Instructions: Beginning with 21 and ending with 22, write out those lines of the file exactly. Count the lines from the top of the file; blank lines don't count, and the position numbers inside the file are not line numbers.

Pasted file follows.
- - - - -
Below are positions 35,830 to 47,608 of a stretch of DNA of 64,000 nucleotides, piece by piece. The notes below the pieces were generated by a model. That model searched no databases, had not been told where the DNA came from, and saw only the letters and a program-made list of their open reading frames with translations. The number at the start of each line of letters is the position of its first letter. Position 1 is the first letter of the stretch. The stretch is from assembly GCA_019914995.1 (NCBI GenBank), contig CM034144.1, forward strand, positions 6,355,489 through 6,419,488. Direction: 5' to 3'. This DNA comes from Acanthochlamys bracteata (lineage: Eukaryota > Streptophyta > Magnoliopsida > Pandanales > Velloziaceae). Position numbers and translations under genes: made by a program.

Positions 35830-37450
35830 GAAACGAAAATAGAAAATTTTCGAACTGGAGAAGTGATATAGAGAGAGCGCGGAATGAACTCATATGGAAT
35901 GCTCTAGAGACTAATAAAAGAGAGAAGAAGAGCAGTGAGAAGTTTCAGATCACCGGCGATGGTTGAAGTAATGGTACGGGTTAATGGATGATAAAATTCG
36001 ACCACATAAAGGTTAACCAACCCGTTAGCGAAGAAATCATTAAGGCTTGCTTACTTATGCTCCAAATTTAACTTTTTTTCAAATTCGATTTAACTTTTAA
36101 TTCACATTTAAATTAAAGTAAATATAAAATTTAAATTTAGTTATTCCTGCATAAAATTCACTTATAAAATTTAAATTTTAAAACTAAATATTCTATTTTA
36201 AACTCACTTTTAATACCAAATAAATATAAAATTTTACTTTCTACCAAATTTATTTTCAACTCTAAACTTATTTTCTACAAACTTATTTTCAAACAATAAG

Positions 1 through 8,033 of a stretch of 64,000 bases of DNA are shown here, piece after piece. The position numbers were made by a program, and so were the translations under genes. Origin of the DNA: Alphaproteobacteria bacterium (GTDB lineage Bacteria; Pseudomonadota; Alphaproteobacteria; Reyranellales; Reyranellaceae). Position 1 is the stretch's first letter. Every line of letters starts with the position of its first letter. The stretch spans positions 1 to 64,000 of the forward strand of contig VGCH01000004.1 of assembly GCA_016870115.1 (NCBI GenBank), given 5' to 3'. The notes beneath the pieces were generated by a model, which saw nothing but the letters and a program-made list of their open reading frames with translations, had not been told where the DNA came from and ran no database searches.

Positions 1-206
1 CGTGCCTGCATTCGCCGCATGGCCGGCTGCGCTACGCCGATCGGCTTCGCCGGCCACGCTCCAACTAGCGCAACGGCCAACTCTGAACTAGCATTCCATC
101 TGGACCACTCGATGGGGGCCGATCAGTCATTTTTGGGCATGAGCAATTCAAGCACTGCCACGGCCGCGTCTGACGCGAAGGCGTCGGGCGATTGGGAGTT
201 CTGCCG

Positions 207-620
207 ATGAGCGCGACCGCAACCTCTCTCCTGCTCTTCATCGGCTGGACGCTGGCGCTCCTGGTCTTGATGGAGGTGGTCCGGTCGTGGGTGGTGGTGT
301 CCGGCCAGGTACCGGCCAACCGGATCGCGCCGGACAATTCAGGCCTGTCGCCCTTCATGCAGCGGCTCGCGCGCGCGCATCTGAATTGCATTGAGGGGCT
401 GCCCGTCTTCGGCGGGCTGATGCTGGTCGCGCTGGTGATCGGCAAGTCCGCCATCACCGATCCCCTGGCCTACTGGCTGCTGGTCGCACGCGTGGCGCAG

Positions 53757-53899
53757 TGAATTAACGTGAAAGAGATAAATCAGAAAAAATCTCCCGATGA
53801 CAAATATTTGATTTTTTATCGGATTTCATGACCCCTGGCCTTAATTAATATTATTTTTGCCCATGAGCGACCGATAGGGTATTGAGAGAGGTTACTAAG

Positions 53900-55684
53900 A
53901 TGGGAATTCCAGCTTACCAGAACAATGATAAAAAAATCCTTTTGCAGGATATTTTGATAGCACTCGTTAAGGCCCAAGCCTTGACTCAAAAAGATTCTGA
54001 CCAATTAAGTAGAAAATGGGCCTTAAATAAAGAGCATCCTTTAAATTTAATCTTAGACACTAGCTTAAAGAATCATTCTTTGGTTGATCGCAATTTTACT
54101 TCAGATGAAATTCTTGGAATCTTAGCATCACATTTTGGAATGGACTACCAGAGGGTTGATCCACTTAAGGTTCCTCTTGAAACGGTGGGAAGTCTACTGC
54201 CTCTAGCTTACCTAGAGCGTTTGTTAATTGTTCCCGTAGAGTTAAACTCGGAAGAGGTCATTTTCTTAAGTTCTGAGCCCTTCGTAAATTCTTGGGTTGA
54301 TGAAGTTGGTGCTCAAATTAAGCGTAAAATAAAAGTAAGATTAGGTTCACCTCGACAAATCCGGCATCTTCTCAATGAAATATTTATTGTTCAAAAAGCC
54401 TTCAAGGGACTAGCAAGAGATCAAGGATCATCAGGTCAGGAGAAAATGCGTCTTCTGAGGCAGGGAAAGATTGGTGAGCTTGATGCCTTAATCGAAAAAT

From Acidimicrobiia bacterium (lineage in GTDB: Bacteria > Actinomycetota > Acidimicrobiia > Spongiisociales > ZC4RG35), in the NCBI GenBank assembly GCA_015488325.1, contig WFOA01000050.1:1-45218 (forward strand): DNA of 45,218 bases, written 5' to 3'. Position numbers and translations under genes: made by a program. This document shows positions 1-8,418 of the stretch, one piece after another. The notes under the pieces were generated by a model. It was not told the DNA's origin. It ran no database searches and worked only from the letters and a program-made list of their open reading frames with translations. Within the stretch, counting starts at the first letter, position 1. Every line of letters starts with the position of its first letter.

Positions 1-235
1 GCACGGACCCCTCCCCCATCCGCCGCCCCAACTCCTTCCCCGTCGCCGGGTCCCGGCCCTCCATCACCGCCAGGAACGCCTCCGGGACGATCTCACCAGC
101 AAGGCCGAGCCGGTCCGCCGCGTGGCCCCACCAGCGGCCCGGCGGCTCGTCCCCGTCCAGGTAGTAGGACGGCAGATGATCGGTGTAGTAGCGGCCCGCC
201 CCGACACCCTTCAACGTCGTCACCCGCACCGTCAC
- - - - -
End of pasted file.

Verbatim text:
53900 A
53901 TGGGAATTCCAGCTTACCAGAACAATGATAAAAAAATCCTTTTGCAGGATATTTTGATAGCACTCGTTAAGGCCCAAGCCTTGACTCAAAAAGATTCTGA